Fun Fact: Ball pythons do not actually make their deep burrows in the wild! Instead, they inhabit burrows made by rodents and termites.
I do not recommend using substrates like paper towels, newspaper, and reptile mats. They will not give a chance for the ball python to burrow and can quickly become unsanitary unless replaced regularly.
Substrates like cocopeat and cypress mulch are good for retaining humidity while aspen bedding can be used by keepers living in already-humid areas.
Additional clutter like live and fake plants, branches, driftwoods, cork barks, hammocks, vines, and backgrounds can be used as enrichment for ball pythons. These additional items can give the snake a better experience when it is exploring inside the enclosure.
In addition, extra clutter can also give a ball python more security, especially if the enclosure is well-lit.
Just a reminder, though, all clutter must be sanitized properly to prevent mold and bacteria build-up. They can be boiled, baked, or hand-washed with soap and then left to dry before using.
Another way to provide enrichment to a ball python is to rearrange its enclosure from time to time. This encourages a ball python to explore more and stay inquisitive when it encounters a new set-up.
You can do this during general cleaning where you can relocate all parts of the enclosure like hides and different clutters.
I also recommend rearranging the enclosure after spot-cleaning by simply moving the clutter around. But don’t transfer its hides if they are still using it.
Like some keepers, I personally do this regularly and often see my ball python, Choco, exploring his in his newly rearranged set-up.
This goes to show that they can recognize changes made in their enclosure and that they are indeed inquisitive creatures!
Handling can improve the tolerance and comfortability of a ball python with its owner which then provides associative enrichment. Choice-based handling is also the best method when interacting with the snake.
If you just want to handle your ball python, it is important to let it come to you out of its own volition. This is important! You have to do this so it can associate you with a neutral part of the environment.
Once you see it showing signs of fear like retreating and being defensive, however, leave it alone. Only come back again when it is out and about in its tank again.
Then continue being in its presence until it becomes curious enough to check you out. This repetitive and slow process will eventually lead to the ball python associating you as a “non-threat.”
Handling should also not be rough. So if you want to play with your ball python, make sure that you are calm and gentle during handling and it should only last for about 10–15 minutes per day.
Ball pythons can be trained to improve their handling tolerance and feeding efficiency. There are two common training methods: tap training and target training.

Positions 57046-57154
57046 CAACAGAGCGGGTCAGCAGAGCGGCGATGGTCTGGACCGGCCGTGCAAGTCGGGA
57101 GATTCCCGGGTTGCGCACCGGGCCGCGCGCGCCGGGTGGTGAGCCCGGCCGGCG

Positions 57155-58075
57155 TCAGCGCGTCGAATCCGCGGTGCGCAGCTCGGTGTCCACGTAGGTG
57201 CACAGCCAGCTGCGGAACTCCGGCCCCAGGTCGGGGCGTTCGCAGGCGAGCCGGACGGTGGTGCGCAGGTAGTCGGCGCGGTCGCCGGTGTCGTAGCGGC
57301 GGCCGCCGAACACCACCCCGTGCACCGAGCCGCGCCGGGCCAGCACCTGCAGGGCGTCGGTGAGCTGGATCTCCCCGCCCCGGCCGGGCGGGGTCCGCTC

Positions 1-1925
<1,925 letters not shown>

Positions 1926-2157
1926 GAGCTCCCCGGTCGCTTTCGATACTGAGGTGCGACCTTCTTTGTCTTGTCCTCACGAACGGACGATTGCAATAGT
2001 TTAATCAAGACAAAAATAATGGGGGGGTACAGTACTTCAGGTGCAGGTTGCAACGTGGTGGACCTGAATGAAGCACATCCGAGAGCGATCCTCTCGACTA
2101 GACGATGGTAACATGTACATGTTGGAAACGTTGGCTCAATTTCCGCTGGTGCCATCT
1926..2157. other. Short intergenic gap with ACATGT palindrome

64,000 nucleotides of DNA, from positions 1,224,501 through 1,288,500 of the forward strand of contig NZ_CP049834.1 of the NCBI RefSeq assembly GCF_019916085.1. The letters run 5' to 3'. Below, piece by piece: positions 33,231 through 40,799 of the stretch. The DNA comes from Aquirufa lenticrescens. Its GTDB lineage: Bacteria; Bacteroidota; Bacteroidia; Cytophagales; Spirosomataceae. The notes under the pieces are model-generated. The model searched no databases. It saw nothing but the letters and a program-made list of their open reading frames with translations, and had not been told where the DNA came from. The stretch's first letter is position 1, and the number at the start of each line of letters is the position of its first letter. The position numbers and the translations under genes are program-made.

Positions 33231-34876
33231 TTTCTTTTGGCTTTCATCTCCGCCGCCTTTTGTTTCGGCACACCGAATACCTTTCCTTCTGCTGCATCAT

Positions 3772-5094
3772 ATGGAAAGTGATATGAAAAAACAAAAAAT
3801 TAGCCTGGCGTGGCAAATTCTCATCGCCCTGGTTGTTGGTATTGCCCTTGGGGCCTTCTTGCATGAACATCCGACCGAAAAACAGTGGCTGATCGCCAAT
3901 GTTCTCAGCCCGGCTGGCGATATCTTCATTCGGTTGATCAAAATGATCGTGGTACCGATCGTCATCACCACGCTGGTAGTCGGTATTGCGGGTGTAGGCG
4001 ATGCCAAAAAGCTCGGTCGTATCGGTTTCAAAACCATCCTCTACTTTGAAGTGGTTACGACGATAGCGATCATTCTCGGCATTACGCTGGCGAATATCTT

These methods give great enrichment to a ball python. With training, you can stimulate their brains and teach them to associate things like tapping and colors with different activities.
You can try out tap training to implement a signal to the ball python that you are in its presence or if it is about to be handled. This method will teach the snake the difference between handling and maintenance from feeding time.
This training is typically done with a hook that is gently tapped and rubbed on the sides of a ball python’s head.
Ideally, this should start when the ball python is still young. What most experts advise is to mainly do tap training for maintenance and handling.
Using this kind of signal can also reduce a ball python’s shyness and fear in your presence.
In contrast to tap training, target training is commonly done to create a signal for a ball python during feeding time. This is another association training that elicits a feeding response in the python once the target is shown.
The “target” is usually made using things such as lids and cups that have a vivid color like red or blue. It must be long or attached to a long stick to prevent the ball python from accidentally biting your hand.
When implemented correctly, a ball python will learn to come to the target for feeding even when they can not see any food near the target. This will make it easier to coax the snake out of its hide when it’s feeding time.
Letting a ball python free roam inside a room or out in the sun for enrichment. Experiencing outdoor factors like natural sunlight can also be a great experience for them.
It is recommended to let your ball python out once in a while to let it have a new experience other than the limited space in its enclosure. Many keepers share that their ball pythons seem to be lifting their heads up high when roaming outside.
This behavior is called “periscoping” which is what ball pythons do when “scoping” out their environment. This is a sign of a ball python being curious about its surroundings.
>>Learn more about letting a ball python out in our article about taking ball pythons outdoors
You can also bring your ball python with you on the couch when you watch TV. It is unknown whether or not ball pythons do this, but amongst snakes, they seem to like watching shows too.
Having at least one clear side in its enclosure can allow a ball python to observe what is happening outside. This offers the snake additional mental stimulation and enrichment.